In the space of two years I been overwhelmed and flabbergasted simultaneously, to receive two honorary doctorates. OK, I've not written this post to brag about that fact, but to share some of my thoughts with you. Whilst I was absolutely thrilled when I received the letter for the first doctorate, from Bournemouth University, I actually had to research what the award was. My second doctorate was from the University of Central Lancashire, which is my local university, and the place where studied and gained a Master's Degree, and worked as a consultant midwife. The celebrations for the latter where particularly poignant, as exactly a year before I was targeted in the media, wrongfully. I will be writing about the trauma surrounding this at some stage, to set things straight and to get it off my chest.
During both events I was invited to give a short address to the graduands - who were waiting patiently to receive their hard earned degree certificates. I was instructed to be brief - and so I tried. Here is the ceremony at UCLan - my award and speech is around 21.27 mins in
This was my short address to delegates...
First of all, I would like to express my thanks to the University of Central Lancashire; thank you for such a humbling citation, and for bestowing this prestigious award on me. This is my local university, and one which I have a deep connection as you have just heard. I am forever grateful.
Eternal gratitude to those who are close to me, my husband Paul, children Anna James Tom and Olivia, my sisters and brother in laws, Anne & Peter, Susan and John, Eileen and Denis, Gill and Mark and my dear friends Lynne and Frank. For each of you have influenced by life, encouraged, supported and been there for me. And to our parents, who aren’t with us any more. James, our Irish dad, who passed on a love for fun and friendship. And our beautiful and courageous mother Kathleen, who gave us the example and the capacity to be kind – a quality that is irreplaceable, and holds the potential to change the world. There are others too, who have mentored and guided me, and modelled behaviours that I’ve tried to emulate. There are two special midwives who have majorly influenced my life and my career, I owe so much to Pauline Quinn, my role model and mentor, and to Soo Downe, who is always be my side inspiring, coaching, encouraging, and loving.
My attention now must go to those in the room who are graduating on this very special day. Your journey so far will have been both joyous and challenging – I remember it well. During my work I visit universities and talk to students and also connect regularly with many on social media. You give me so much hope – many of you are already leaders, they are our future, and I feel it is safe in their hands, minds and hearts. Recently a student midwife, unhappy with some of her mentors, told me that she would be happier once qualified. I gently reminded her that there will always be challenges and walls to climb, some you will conquer, and others it will be better to walk around.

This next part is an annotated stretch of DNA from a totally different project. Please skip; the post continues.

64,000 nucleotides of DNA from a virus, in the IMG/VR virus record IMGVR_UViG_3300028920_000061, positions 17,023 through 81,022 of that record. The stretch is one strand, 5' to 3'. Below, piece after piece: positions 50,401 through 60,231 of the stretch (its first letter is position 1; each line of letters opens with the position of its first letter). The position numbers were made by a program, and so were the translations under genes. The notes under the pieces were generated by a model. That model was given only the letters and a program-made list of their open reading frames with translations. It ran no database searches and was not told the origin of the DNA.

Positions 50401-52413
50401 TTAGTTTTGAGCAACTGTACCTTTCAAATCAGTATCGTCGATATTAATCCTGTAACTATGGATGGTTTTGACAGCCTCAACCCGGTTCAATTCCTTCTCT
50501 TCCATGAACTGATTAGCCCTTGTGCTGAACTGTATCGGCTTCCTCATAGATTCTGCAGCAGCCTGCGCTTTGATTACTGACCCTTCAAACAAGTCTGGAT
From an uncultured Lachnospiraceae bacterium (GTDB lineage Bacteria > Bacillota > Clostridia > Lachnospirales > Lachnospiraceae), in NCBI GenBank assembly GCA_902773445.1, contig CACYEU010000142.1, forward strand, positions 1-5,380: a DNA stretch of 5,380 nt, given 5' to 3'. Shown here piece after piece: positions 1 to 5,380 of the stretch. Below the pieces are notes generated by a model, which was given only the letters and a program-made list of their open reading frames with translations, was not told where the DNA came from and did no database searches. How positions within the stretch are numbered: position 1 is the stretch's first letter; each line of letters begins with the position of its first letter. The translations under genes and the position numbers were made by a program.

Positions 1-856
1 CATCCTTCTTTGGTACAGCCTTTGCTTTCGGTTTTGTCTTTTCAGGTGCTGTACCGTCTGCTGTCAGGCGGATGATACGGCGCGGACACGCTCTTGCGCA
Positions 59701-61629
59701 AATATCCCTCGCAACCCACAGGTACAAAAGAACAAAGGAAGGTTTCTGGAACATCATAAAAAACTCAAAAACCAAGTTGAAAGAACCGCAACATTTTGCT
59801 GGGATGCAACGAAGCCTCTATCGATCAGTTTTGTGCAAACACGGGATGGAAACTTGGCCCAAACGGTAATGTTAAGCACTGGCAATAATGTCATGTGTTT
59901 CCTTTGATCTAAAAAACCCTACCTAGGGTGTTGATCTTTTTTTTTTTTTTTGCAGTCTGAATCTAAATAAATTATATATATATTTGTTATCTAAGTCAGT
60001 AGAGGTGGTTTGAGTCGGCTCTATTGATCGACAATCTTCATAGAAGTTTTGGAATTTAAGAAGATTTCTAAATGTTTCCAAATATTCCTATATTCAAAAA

As you celebrate today, I’d like to respectfully offer you some of my thoughts for you to consider as you follow your dream
· Remember Love and Science are the two most important things. The skills you have and build on are fundamentally important, but the kindness and compassion you show will make the difference. Your eyes tell a story to the people you care for.
· Keep those you serve at the centre of all your actions. Speak up for your rights to have enough time and resources to provide the care you are qualified to give.
· Don’t fit in with negative culture. Remember the passion and desire you talked about at your interview to become a student here – the words that got you chosen. Keep them close to your heart.
· Remember the importance of authentic, positive feedback. It creates virtuous cycles, take care of yourself, and nurture those you work with.
· You are going to be professional servants to the public. More often than not you will be an uninvited guest into a sacred space where people are vulnerable. What you do & how you do it, what you say & how you say it may be remembered for the rest of their lives.
· One thing for sure, your work will take you to the core of life itself. Birth and death are most important times for humanity. Everyone is born, and we all die. For the future midwives in the room, birth is a right of passage that makes a difference to women, her infant and her family - socially, physically, psychologically and spiritually. For all the other future health and social care workers here today, you may be dealing with the consequences of how a baby was born.
· For those of you going to be midwives, you are hugely privileged being part of an English maternity service. I’ve been to, and studied, childbearing practices around the globe, where women and their human rights are violated. There is no such thing as choice, and obstetric violence is accepted. Please learn more about this, and join in the political quest to influence change. Your voice is needed.
As they say, there are two things that define you, your determination when you have nothing, and your attitude when you have everything. So embrace your calling and your work with a smile from your eyes, and courage from your heart. You can and will make a difference, and your work will enrich your life too.
It’s now time to take flight, where will you soar?
Thank you to the two very special individuals who nominated me. You know who you are.